LtEve you are making huge assumptions about the OPs own marriage based on not a whole lot.

LtEveDallas Wed 04-Jun-14 11:18:54

Indeed I am, and if OP is unhappy about that I am quite content for her to tell me. I will apologise, unreservedly, and withdraw from the thread. That will be the decent thing for me to do.

Talisawasnotsupposedtobethere Wed 04-Jun-14 11:30:04

When my DH was Best Man at a wedding I just went along with whatever needed to be done. I certainly would not have been pressuring him to come home early to look after DS, I would have just done it myself on that occasion. I would think it a bit strange if a best man went home early unless it was absolutely necessary and there was no other option.

LoonvanBoon Wed 04-Jun-14 11:57:57

When my DH was best man & our twins were babies he left before the evening do. We had all been invited, it wasn't a child-free wedding, & it was a 6 hour round trip to the venue, so a long day for two 8 month old babies.

DH had fulfilled all his best man "duties" by that stage in the day, & more to the point he'd agreed with the groom when they planned the day that he wouldn't be staying until late. I doubt anyone else even noticed, let alone passed judgement on how "strange" it was!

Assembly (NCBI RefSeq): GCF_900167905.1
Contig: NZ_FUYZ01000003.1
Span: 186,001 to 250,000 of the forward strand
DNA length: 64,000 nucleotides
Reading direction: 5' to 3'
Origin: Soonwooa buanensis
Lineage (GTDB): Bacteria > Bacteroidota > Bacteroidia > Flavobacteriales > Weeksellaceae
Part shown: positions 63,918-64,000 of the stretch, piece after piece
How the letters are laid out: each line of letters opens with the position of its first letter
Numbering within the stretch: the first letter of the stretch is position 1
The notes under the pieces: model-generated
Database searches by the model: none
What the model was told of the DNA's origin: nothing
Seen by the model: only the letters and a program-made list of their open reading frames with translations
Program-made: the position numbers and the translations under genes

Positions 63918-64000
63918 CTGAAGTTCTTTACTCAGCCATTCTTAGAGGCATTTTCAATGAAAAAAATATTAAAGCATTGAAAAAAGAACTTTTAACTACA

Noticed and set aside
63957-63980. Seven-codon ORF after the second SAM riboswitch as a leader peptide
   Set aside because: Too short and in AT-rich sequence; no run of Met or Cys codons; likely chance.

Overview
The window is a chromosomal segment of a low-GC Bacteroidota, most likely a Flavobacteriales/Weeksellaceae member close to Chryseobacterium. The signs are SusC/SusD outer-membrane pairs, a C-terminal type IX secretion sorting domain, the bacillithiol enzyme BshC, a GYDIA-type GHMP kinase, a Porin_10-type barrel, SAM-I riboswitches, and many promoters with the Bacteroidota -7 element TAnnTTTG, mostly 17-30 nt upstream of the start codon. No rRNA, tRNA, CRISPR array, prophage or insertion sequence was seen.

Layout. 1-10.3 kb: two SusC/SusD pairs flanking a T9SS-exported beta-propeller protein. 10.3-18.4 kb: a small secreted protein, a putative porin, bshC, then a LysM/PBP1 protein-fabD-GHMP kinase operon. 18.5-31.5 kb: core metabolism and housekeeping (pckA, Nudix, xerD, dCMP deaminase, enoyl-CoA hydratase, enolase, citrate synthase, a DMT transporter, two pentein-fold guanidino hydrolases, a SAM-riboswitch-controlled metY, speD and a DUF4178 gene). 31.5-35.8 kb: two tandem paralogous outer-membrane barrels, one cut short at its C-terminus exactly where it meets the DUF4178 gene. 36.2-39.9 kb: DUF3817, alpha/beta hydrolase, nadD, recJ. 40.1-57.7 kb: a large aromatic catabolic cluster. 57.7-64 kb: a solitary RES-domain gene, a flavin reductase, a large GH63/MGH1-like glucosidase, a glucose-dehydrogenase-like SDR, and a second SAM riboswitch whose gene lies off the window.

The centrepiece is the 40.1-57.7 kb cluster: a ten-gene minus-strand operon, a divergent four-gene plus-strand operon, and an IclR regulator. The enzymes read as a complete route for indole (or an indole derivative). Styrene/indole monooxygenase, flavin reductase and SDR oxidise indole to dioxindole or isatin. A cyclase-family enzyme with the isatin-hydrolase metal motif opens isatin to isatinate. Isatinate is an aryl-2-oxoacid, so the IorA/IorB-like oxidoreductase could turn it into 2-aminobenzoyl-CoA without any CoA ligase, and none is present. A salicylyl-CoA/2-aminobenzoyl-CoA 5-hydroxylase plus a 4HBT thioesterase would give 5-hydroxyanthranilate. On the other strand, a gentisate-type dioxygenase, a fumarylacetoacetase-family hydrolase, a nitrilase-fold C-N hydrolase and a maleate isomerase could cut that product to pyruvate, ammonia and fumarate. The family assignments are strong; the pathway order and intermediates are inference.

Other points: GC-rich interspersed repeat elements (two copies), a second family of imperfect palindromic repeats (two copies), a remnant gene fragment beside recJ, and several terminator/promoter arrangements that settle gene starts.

Talisawasnotsupposedtobethere Wed 04-Jun-14 12:05:27

I doubt anyone else even noticed, let alone passed judgement on how "strange" it was!

How do you know?

LoonvanBoon Wed 04-Jun-14 12:07:39

Well of course I don't know for sure, but given that the situation was fine with the bride & groom (& logistics were discussed before DH even accepted the role, given we had newborns at the time) - why would any of us give a fuck?

Talisawasnotsupposedtobethere Wed 04-Jun-14 12:16:39

Fair enough.

However the OPs DH does want to stay.

LoonvanBoon Wed 04-Jun-14 12:36:18

Indeed - & the OP has already accepted that her DH is going to be staying.

I was responding to your post, where your last sentence seemed to be making a more general point about how best men, regardless of circumstances, should expect to stay late, apparently for fear of being thought "strange" by other random wedding guests.

immortalwife Wed 04-Jun-14 12:43:47

Ahhh bollocks to all saying he'll be disruptive! My 8mo is attending a wedding on Friday, and I can promise you all before it even happens she will be quiet and attentive and won't cry. She may say boo or Dada quietly to herself, but she loves to watch everything, the singing hymns etc and look at people. So shall I not watch the wedding with my girl because she "may" cry?! Silly attitude.